ABOVE ALL THINGS is the story of the historic expedition of mountaineer George Mallory, one of the last great British gentleman explorers who made his final attempt to climb Everest in 1924. These moving events occurred before the mountain had been defeated, with Mallory holding the record for reaching various altitudes before the advancement of specialized climbing gear that made the journey more humanly possible.
Debut novelist Tanis Rideout examines the obscure motives of this famous mountaineer and proposes plausible events to explain what might have happened to his team. Sadly, the expedition --- presided by the Mount Everest Committee on behalf of the Crown --- ended in the deaths of two Tibetan locals along with Mallory and his younger companion, Sandy Irvine. The climbers died within 800 feet of the summit under circumstances that one day might prove convincing enough for Mallory to be credited as the first to reach the summit.
"ABOVE ALL THINGS is a fantastic novel on a subject that is terrifying, shocking, wondrous, achingly sad, and a part of recorded history. This is an immensely interesting, romantic read that will appeal strongly to mountaineers and nature/adventure seekers of all dispositions."
Thanks to the marvelous storytelling talents of Rideout, this controversial expedition has been layered with meaning and mystery. The cover reveals the author’s emphasis on the romantic, showing Mallory’s passion and inner drive for the climb while preserving historical details, essentially likening the task of Mallory defeating the mountain to his pursuing a beautiful woman rather relentlessly. Mallory seemed willing enough to sacrifice anything for a passion that had become fierce. In that way, he was very much an explorer, forging new ground while his wife, Ruth, played the role of the worried astronaut’s wife --- pursued by reporters constantly, her life filled with grief and continual fear for her husband’s safety and return.
While enduring the brutal climb in all its difficult stages, Mallory revisits his hopes, dreams and relationships, thinking of his beloved wife, his friends, all that is left behind and lost, those he has let down, his beautiful children, the expectations of himself and his country. The man was undoubtedly capable of handling almost anything except holding back or letting go, and his persona is laid out beautifully and quite tragically here.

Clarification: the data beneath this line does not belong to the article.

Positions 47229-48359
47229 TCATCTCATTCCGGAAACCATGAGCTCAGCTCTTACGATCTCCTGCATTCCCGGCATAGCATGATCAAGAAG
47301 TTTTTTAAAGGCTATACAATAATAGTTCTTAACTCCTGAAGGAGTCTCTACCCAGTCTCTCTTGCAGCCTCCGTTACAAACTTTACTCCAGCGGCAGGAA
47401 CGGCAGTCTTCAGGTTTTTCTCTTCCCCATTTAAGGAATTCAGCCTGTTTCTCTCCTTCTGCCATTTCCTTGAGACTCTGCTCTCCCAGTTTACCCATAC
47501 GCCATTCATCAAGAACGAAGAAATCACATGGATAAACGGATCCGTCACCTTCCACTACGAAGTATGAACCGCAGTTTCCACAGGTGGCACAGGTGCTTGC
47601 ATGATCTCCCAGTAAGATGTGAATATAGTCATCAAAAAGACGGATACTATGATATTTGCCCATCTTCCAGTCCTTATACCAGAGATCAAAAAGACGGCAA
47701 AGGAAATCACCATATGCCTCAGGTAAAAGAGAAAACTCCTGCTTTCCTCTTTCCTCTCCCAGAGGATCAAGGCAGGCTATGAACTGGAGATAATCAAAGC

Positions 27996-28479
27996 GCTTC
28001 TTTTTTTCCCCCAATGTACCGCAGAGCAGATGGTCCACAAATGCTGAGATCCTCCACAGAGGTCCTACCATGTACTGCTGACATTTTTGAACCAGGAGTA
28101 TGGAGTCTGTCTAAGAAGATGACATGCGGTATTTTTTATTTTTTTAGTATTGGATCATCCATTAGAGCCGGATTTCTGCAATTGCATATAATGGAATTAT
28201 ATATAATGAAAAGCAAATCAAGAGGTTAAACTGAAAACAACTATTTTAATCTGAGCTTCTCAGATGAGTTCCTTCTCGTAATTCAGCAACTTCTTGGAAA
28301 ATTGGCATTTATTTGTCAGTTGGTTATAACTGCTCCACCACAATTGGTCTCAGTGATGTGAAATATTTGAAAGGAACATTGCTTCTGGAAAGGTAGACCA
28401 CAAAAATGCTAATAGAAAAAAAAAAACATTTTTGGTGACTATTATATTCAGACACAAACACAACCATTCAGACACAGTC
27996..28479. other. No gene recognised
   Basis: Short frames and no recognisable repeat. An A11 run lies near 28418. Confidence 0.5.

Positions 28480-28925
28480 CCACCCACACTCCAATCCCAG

The team Mallory travels with is as fierce and competitive as he is, and Mallory finds that he is distrusted by some members of the team who have climbed with him before and view him as reckless and obsessive. But this doesn’t stop him in determining his course. Looking to the goal, the weight of potential achievement and leadership, he leads them forward to begin the grueling task that ends with lives taken.
The book details agonizing and strikingly beautiful details that surround Mallory’s historic journey, beginning with the process of traveling to Tibet, crossing rivers, passing settlements and the Rongbuk Monastery (“the last human outpost”), to finally reaching the base of Everest and beyond in what must have been an astoundingly beautiful view. Mallory’s excitement and angst are as much a part of the reader’s experience as anything, all things portrayed vividly but becoming more disturbing with each step of the road.
The expedition becomes more and more difficult with each new landmark achieved and every altitude record broken. The most comfortable these men ever seem to get is traveling to Tibet and reaching base camp, which is set at 17,000 feet and offers one of the only opportunities for comraderie they will get.
The materials they bring with them are infinitely interesting, including a number of fine foods, along with tobacco, petroleum jelly, oxygen, tents, champagne, whiskey and rope. This approach of bringing large quantities of gear and celebratory materials was new; Mallory recalls stories of early expeditions and climbing lore he had witnessed as being accomplished with a minimum, though some of these ended tragically. We learn of sad events witnessed by Mallory, including the death of mountaineer Maurice Wilson, whose body he found frozen upon Everest, the man seemingly content in his last moments. This trip being Mallory’s third voyage, it seems clear that Rideout felt he knew quite well what he was getting into and the probable outcome, the only uncertainty being the degree of acceptable loss and sacrifice he could allow others to take on his behalf.
ABOVE ALL THINGS is a fantastic novel on a subject that is terrifying, shocking, wondrous, achingly sad, and a part of recorded history. This is an immensely interesting, romantic read that will appeal strongly to mountaineers and nature/adventure seekers of all dispositions.
Reviewed by Melanie Smith on February 15, 2013